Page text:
Ask About Registered Agents
I'm thinking of forming a corporation for my small business and someone told me I'd need to have a Registered Agent. Can you tell me what I'd need one for and where I might find one?
Perplexed in Pittsburgh
The states require corporations and most of the newer entities (LLCs, LLPs) to have a registered agent located at a specific address (not a P.O. Box) so that legal or tax documents may be served to a responsible party during business hours. This is a convenience to the public in that anyone can determine through state records how to contact the corporation. But it can also be a benefit to the corporation itself inasmuch as legal documents intended for the company will not go astray, causing the firm to miss critical deadlines or fail to respond to lawsuits.
You can elect to be your own registered agent at your own business address if you're equipped to handle the formalities of any legal notices you may receive. Or you can always forward any notices to your lawyer for handling. But many firms hire an outside service to perform this function for them. There are services that operate in all 50 states, such as BizFilings. Such services have an annual cost, but the convenience of having a knowledgeable administrator for these pesky details is sometimes worth it. Business Filings offers an array of other useful services for corporations, LLC and LLPs and can also handle agency needs for nonprofit entities.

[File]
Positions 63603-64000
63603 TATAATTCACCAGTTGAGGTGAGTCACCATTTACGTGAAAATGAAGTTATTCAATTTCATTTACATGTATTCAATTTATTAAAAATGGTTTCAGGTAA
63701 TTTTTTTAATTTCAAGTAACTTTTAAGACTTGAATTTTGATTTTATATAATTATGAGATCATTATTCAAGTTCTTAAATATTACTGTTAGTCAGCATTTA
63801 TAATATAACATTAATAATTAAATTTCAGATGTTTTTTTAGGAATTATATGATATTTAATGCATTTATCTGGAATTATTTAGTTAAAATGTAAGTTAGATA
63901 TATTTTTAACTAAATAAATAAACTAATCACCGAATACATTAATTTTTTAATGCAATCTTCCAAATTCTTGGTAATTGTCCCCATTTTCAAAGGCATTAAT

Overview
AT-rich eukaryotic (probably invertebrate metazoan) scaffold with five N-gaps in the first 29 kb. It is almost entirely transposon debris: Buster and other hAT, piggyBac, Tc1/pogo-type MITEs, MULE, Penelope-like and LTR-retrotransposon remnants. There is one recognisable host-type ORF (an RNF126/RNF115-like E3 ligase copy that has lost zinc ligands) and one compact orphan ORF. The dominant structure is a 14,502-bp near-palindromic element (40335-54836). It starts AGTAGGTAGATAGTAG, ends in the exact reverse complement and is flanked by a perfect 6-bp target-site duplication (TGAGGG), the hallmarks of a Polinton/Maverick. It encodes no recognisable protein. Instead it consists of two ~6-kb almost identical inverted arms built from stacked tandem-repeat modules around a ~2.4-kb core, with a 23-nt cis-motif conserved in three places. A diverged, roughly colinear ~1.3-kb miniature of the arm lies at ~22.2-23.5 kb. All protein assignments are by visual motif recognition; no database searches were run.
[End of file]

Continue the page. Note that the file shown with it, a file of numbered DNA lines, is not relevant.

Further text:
It's especially helpful to have an outside firm perform this service if:
- you keep irregular business hours
- you may change addresses as your business grows
- you incorporate in one state and do business in several others
- you incorporate in Delaware or Nevada but your firm is located in a different state from your state of incorporation.
All of this sounds much more complicated than it really is. Whether you choose to be your own agent or retain an outside service, this aspect of your new corporation will not be a big burden on your time or resources, so fear not. Forge ahead and set up that new entity.